We are made by a belonging — belonging is more original to us than our solitude.
Why is it that where two or three are gathered together Jesus promises to be there in the midst of them (this Sunday’s Gospel)? For at least two reasons: to reveal something crucial about God himself; and to respond to an urgent need we all have as human beings.
About God and us
The Catechism reminds us of something we must never forget: “God is one but not solitary” (254). To meet God is to encounter communion. Jesus being there in the midst of two or three gathered in his name gives a glimpse of the unity of Persons he lives with the Father and the Holy Spirit. To believe in Jesus Christ — to love him — is to be called into that union.
In fact, we can’t truly be ourselves unless we are part of such a communion. Pope Benedict XVI often stressed that “human beings are relational, and they possess their lives — themselves — only by way of relationship.” He wrote:
“I am truly myself only when I form relationships. The human being is created with a need for others so that he may pass beyond his own limits.”
The need to gather
This is demonstrated poignantly in a scene from the 2010 movie The Way. The story revolves around a man whose son has been killed in a tragic accident while walking the famous El Camino de Santiago — an ancient pilgrimage route leading to the Cathedral of Santiago de Compostela in Galicia, Spain. The father decides that he himself will hike the 500 miles as an homage to the memory of his son. He is joined along the way by a motley group of fellow pilgrims: a man oppressed with overeating and body image issues; a woman ravaged by abuse and addiction; a writer deadlocked by writer’s block. The four could not be more unalike. So when they reach the city of León, Spain, with its fancy five-star Parador de León Hotel, and the father offers to treat them to an overnight stay, you would expect them to leap at the opportunity for a little privacy and pampering. In fact, they do indulge in champagne, a manicure, gourmet delicacies, luxury accommodations, and elite amenities.
And yet, something strange happens. That evening, just as the father settles in for some quality alone time in his suite, there comes a knock at his door. It is the woman … who invites herself in. As the door closes, there’s another knock: the oppressed man. And then after him the writer, who joins the group. But the four have been with each other day in and day out for weeks! Why wouldn’t they take advantage of this rare chance to be on their own for a while, luxuriating in the pleasures of the exclusive place?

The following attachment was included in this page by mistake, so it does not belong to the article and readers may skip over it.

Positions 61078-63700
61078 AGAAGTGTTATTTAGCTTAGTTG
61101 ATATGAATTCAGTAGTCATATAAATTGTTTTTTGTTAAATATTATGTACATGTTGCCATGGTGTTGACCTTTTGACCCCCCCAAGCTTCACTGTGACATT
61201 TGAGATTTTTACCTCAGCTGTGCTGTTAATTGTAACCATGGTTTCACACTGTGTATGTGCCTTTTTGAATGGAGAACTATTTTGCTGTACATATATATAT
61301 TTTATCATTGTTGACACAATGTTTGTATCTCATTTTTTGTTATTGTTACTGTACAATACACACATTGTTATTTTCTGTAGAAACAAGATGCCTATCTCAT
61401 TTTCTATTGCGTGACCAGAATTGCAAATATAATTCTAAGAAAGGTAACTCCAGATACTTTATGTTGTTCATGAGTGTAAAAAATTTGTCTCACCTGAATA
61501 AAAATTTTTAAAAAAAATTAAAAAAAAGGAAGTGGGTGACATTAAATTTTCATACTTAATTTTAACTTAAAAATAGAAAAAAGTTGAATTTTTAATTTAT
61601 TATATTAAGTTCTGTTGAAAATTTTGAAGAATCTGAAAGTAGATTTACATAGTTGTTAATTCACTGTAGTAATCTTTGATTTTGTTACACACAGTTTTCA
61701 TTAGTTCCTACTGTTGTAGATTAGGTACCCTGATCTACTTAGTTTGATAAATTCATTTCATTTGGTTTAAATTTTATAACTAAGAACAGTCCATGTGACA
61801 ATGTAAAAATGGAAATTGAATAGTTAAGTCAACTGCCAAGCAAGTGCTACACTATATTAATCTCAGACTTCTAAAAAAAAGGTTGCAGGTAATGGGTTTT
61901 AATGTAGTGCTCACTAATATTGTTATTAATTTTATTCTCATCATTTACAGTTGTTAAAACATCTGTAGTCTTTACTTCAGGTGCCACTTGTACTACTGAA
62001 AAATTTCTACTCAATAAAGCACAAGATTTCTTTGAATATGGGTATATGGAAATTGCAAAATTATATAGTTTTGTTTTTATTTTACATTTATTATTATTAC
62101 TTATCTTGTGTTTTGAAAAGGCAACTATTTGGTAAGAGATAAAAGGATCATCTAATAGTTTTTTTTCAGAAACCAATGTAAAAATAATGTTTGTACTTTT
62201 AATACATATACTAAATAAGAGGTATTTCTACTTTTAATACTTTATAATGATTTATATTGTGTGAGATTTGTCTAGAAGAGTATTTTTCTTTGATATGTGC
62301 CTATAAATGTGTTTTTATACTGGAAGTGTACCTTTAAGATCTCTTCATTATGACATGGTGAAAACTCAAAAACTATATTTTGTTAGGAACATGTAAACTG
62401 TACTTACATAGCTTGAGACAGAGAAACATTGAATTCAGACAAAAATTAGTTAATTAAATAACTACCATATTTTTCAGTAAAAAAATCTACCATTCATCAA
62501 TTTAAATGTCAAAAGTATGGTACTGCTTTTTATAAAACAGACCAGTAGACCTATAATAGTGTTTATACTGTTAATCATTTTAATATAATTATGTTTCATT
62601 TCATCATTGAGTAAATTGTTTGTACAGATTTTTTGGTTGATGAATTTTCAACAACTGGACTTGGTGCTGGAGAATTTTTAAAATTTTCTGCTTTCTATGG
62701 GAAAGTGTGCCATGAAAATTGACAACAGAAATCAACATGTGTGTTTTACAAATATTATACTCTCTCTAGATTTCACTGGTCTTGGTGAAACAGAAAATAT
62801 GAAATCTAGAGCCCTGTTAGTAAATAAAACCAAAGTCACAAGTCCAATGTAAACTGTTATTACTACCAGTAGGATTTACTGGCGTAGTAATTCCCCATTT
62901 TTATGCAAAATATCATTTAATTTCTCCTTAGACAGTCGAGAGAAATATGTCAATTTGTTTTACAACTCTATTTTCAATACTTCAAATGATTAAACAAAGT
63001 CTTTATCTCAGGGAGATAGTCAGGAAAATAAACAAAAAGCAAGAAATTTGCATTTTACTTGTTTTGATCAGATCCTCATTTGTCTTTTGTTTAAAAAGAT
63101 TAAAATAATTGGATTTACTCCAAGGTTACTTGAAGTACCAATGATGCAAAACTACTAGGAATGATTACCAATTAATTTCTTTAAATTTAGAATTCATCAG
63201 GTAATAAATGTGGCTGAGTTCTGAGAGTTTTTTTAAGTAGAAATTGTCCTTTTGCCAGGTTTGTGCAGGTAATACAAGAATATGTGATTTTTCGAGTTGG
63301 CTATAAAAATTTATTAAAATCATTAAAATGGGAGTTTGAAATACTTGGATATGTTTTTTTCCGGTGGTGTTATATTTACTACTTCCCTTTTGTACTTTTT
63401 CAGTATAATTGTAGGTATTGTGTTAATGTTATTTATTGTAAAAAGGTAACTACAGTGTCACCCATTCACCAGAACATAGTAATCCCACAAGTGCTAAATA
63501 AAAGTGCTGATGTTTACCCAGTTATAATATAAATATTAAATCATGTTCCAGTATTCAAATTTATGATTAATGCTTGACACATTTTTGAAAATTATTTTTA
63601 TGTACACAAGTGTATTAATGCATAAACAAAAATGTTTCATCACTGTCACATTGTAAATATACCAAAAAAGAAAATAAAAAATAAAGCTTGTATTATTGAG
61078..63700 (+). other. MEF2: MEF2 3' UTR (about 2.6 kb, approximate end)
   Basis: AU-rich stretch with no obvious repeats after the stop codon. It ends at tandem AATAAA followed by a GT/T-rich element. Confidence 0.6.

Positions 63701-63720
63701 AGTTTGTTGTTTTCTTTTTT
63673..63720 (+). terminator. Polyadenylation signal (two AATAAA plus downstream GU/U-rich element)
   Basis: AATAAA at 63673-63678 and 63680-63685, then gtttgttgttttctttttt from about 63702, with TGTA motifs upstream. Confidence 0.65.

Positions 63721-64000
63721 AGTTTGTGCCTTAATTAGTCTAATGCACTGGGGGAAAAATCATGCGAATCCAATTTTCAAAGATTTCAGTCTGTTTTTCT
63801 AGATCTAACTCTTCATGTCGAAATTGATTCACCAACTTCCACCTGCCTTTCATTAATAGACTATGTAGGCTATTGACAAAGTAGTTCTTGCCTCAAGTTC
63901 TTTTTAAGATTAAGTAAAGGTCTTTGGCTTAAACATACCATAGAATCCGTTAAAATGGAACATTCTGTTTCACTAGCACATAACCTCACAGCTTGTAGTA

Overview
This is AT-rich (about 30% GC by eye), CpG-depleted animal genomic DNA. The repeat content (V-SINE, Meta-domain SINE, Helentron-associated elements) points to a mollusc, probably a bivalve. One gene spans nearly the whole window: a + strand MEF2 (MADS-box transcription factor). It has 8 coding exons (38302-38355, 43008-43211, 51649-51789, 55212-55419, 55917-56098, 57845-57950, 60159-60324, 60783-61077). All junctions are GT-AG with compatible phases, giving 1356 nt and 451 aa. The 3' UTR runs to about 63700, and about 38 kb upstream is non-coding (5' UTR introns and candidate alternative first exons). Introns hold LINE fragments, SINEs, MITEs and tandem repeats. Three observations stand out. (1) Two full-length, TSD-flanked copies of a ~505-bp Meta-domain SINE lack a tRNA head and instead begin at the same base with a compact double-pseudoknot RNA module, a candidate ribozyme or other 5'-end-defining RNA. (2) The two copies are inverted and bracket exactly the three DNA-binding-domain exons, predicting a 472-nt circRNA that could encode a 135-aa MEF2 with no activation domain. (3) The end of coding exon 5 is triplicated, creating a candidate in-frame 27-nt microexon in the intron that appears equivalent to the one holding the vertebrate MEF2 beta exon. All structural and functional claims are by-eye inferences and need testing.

The reason is because out there, on the way, a bond began to form, fusing them … so much so that, despite all the deluxe comforts at their beck and call, they couldn’t bear even that evening to be apart from each other. That is, they couldn’t bear being solitary; they wanted to be like God. They wanted to be together. They wanted to continue living the presence that had come among them and that had united them as they walked together as pilgrims on the way. They have passed beyond their own limits.
The beauty of belonging
Jesus chooses to be in our midst when we gather as two or three in order to impress upon us the beauty of belonging.
Belonging, says Servant of God Luigi Giussani, is “the ultimate criterion for facing all reality.”
We are made by a belonging — belonging is more original to us than our solitude. If there weren’t the awareness of a belonging, then the human being would be faced with his own nothingness. To be myself I need someone else. Alone, we cannot be ourselves. Christ is realized in us and among us through our companionship. That for which the ‘I’ is made and for which it does everything is a Presence.
This Presence appears in the belonging we share. The painter Vincent Van Gogh was deeply aware of the need for belonging, and expressed it in a letter to his brother Theo (July 1880):
You cannot always tell what keeps you confined, what seems to bury you. Do you know what makes the prison disappear? Every deep, genuine affection. Being friends, being brothers, loving, that is what opens the prison, with supreme power, by some magic force. Without these one stays dead.
As the late Msgr. Lorenzo Albacete well reminds us:
We do not come together as Church in order to find intellectual answers to our questions about the meaning and purpose of life. This is to reduce the Church to an ideology. We come together not to find answers but to learn how to recognize and affirm a Presence.
And follow his series of brief reflections on prayer here.